Even when doctors knew that Remdisivir was not a cure for Covid, at best it shortened the period of stay in hospital, and plasma therapy was not effective against the new variant of corona virus (except for very few studies that show its possible role in very initial days since the beginning of infection), patients were being made to run from pillar to post to arrange for these ‘prescribed’ treatments. Government was chest thumping on largest ‘plasma bank’ while there was no concrete evidence to back its claim. Finally, plasma therapy was dropped from treatment protocol by Covid Naitonal Task Force on 18 May, 2021.
Despite knowing fully well that there is no cure for novel corona virus and emerging science and data is very limited on its clinical management, government has failed to prioritise prevention. Breaking the chain of transmission of the infectious virus should have been centrestage to Covid response right from the very beginning of the epidemic. We failed to protect our frontline healthcare workers who not only contracted Covid but also an alarming number of them died in spite of having been vaccinated.
Government was chest thumping on largest plasma bank while there was no concrete evidence to back its claim. Finally, plasma therapy was dropped
How can we forget those nurses, doctors and other healthcare workers who had raised their voice against acute shortage of PPE or masks when the pandemic began? Why was health system not fully prepared to use all evidence-based measures to prevent transmission of the virus among frontline healthcare workers?
The pandemic has reminded us of the essentialness of the values and rights enshrined in our Constitution for every human being. Instead of ensuring social support security for every human being and people-centric agenda taking centrestage in governance for delivering on the promise of ‘Health For All’, the government is allowing select companies to mint profits, blackmarketing and hoarding to plague our ailing system, and worst of all, profiteering from illness and death to continue to take deeper roots.
The Union and the State government now seem to be competing to announce relief measures for children orphaned due to Covid. Did we need a Covid to remind us of the society’s responsibility towards orphans? And even now government is talking about only children orphaned dur to Covid, not all orphans! Considering there is underreporting of Covid related deaths how many orphans or their well wishers will be able to prove that the parent(s) died of Covid in order to avail the ‘benefits’ from our labyrinthine bureaucracy?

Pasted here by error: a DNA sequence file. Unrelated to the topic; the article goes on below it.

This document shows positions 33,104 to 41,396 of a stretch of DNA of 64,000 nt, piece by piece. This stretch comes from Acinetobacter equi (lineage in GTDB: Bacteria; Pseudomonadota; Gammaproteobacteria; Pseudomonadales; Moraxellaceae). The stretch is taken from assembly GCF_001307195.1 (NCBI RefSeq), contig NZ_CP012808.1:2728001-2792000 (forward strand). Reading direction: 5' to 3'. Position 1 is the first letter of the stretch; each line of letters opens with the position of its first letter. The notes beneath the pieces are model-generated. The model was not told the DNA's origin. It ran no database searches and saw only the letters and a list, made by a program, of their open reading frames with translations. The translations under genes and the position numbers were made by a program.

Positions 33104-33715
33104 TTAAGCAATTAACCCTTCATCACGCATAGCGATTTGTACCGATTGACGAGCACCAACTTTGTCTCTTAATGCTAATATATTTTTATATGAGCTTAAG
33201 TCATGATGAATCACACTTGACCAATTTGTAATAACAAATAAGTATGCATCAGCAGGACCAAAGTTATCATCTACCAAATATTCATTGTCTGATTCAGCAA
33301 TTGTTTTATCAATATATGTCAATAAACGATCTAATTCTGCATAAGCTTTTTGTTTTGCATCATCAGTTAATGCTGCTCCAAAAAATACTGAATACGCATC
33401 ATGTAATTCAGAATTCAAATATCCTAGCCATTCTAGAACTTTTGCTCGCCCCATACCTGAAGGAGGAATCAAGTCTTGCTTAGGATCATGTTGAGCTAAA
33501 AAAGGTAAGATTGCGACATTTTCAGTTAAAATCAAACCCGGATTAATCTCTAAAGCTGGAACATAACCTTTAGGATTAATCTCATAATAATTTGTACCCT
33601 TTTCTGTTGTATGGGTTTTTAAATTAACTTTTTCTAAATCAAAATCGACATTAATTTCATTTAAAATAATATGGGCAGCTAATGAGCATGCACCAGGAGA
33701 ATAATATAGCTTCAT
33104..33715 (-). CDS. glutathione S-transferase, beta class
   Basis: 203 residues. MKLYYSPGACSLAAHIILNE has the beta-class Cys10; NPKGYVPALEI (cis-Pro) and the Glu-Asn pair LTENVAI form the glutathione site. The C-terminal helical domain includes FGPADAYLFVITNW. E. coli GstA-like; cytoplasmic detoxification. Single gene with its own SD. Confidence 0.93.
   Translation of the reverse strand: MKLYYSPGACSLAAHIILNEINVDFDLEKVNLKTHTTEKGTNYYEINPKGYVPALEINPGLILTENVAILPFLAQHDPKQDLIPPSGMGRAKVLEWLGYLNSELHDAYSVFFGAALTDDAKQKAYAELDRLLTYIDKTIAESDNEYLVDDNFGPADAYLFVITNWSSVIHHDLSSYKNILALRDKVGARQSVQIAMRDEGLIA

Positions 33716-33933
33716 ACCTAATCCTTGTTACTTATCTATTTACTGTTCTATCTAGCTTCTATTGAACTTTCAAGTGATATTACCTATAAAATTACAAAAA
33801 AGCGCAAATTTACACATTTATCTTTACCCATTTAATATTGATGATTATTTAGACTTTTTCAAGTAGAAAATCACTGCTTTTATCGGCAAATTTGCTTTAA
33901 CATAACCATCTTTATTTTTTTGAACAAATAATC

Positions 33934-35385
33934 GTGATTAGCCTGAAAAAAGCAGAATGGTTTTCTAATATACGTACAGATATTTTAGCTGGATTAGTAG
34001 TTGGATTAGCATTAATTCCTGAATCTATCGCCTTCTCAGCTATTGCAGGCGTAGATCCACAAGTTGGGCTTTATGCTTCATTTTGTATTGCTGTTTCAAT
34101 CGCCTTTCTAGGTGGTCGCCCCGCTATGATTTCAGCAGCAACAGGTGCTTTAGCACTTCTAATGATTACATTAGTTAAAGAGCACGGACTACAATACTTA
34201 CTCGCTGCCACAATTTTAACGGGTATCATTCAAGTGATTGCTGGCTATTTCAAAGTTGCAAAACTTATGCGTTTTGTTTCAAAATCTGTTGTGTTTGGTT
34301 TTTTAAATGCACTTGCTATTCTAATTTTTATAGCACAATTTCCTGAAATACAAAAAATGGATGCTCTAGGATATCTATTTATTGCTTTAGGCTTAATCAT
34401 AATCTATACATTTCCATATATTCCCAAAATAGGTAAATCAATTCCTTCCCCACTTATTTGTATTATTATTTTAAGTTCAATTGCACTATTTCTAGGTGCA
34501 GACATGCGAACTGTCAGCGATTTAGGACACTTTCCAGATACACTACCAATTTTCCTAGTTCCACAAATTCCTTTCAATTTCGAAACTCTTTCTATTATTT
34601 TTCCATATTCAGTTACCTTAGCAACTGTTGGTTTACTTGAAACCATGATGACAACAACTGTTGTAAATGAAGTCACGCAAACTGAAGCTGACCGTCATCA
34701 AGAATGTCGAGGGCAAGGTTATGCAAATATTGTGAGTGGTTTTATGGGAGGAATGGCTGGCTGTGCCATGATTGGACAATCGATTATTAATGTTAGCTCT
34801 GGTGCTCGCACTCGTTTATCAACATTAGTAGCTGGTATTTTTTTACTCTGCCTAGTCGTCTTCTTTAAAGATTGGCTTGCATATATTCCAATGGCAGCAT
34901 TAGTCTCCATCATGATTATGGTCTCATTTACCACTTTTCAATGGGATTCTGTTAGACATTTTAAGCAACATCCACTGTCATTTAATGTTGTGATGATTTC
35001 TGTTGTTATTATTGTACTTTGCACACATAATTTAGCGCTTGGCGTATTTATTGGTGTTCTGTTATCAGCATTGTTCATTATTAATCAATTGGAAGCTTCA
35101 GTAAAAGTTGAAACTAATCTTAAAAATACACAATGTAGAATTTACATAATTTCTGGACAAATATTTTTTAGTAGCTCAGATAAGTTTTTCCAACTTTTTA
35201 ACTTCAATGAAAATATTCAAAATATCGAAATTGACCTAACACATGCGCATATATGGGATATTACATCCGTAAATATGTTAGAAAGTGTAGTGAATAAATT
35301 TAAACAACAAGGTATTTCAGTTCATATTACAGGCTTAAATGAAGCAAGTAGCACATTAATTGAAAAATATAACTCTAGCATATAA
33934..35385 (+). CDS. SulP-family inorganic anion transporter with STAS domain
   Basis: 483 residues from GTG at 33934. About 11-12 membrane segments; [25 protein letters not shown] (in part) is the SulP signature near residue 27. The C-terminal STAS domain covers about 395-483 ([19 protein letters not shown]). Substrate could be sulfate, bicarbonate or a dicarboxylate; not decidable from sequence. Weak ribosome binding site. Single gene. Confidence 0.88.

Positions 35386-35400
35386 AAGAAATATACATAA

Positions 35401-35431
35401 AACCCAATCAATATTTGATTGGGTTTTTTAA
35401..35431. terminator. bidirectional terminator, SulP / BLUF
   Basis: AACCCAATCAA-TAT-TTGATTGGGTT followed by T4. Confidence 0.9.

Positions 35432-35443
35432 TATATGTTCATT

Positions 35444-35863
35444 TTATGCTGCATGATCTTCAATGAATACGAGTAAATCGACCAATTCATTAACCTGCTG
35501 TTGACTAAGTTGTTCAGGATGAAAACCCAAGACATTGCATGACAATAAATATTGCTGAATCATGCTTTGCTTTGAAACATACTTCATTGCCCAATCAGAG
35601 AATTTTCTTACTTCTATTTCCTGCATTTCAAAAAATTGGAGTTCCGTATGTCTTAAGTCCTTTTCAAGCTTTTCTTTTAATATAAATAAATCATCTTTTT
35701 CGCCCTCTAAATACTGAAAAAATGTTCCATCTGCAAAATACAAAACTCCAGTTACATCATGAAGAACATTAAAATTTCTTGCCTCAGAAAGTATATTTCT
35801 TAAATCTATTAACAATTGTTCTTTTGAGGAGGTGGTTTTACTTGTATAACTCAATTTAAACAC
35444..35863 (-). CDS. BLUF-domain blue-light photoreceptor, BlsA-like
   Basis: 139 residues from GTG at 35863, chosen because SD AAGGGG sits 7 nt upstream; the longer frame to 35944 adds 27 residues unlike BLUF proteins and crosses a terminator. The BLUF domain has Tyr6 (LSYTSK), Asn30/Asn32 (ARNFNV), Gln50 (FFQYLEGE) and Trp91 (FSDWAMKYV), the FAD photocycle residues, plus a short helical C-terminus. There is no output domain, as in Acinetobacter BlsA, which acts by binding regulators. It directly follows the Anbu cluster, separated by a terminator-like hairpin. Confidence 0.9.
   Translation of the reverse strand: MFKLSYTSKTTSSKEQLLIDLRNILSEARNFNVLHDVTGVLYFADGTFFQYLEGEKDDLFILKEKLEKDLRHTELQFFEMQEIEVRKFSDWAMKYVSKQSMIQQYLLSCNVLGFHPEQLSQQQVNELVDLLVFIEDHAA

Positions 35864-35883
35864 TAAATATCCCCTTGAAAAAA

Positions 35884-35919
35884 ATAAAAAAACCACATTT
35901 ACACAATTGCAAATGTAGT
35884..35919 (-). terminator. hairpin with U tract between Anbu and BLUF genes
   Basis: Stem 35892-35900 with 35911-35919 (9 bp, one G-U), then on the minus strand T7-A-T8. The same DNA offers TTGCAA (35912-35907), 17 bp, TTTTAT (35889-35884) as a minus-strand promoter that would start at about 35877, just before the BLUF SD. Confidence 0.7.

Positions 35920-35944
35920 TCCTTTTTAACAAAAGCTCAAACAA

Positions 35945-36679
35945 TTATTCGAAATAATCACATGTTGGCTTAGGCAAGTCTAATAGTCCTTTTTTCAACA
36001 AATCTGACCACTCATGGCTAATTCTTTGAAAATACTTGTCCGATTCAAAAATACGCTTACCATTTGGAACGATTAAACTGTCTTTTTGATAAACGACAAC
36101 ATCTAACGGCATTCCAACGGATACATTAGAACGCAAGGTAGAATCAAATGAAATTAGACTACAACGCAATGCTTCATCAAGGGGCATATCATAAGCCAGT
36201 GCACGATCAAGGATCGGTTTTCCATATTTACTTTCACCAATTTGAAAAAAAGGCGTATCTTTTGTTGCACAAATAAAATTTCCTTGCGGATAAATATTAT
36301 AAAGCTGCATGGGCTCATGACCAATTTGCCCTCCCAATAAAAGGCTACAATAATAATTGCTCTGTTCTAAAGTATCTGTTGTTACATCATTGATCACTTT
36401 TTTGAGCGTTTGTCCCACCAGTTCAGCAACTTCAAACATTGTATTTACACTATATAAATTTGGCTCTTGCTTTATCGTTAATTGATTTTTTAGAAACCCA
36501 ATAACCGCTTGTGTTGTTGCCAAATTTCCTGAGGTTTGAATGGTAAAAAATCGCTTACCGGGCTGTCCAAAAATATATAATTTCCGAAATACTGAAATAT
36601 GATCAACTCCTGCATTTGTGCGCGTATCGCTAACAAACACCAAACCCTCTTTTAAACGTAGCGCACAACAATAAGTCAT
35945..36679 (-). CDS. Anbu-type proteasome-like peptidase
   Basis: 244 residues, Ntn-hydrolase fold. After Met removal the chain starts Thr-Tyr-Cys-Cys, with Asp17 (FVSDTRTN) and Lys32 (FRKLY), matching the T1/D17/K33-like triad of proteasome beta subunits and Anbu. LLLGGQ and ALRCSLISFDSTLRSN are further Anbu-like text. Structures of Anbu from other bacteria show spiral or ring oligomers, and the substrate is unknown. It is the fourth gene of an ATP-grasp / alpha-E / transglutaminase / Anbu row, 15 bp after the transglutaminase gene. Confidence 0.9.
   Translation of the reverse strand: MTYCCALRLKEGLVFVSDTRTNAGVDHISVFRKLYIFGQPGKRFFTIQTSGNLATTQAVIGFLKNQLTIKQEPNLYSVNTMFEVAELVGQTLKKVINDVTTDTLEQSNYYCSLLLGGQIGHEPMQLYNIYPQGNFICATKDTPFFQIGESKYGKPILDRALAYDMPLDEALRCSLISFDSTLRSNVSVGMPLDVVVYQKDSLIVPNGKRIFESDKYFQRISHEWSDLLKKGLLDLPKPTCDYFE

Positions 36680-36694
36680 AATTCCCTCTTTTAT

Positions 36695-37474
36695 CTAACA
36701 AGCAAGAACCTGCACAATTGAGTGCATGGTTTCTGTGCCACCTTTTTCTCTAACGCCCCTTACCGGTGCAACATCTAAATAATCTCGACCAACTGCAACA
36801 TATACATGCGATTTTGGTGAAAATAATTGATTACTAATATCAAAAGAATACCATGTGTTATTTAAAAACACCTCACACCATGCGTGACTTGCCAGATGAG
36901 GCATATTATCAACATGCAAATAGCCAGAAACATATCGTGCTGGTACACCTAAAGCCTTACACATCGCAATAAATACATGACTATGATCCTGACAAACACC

Will this government move away from event management approach and rather focus on serving its duty towards all our people? We should not have to use our class-caste connections to secure a bed in a hospital or a place in a creamatorium. When will the system become sensitive and responsive to every citizen of this country.
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*With Socialist Party (India)

Comments

Anonymous said…
Sad article written my cynical and sick minds. Authors need treatment. They have no knowledge about health and disease. Most of the Covid patients treated at home are the mild cases. Hospitalised patients are since and most of the Covid mortality will be in hospitalised patients. Current mortality in India is 1.1%. The Tortola numbers are very high because disease load is very high.

What the authors must realise is that had state Governments imposed lockdowns (especially Maharashtra and Delhi) ten days earlier many lives would have been saved. The real question is why did the Governments not impose lockdown earlier? Don’t the chief ministers know hat their healthcare systems can cope with. Don’t they have the basic intelligence to see the daily number of cases and test positivity rates and calculate when their healthcare would be overwhelmed. If they are not capable of predicting this are they fit to govern?

Instead the authors question the inadequacies of the healthcare system and denigrate the healthcare workers. Poor quality and sic minds of the authors are obvious
theconflict2010 said…
You can love one ideology but it should not kill your humanity. A doctor or a teacher's death is not of a person but of a group of patients or students. Likewise of other professionals. But we are taught to argue it that how percentage wise we are at better position. Individual becomes a percent.
Secondly, above anonymous comments holder has no knowledge of rural areas. Not mild but villagers don't want to be admitted. Whoever goes does not return, this they feel.
More attention is required by the government.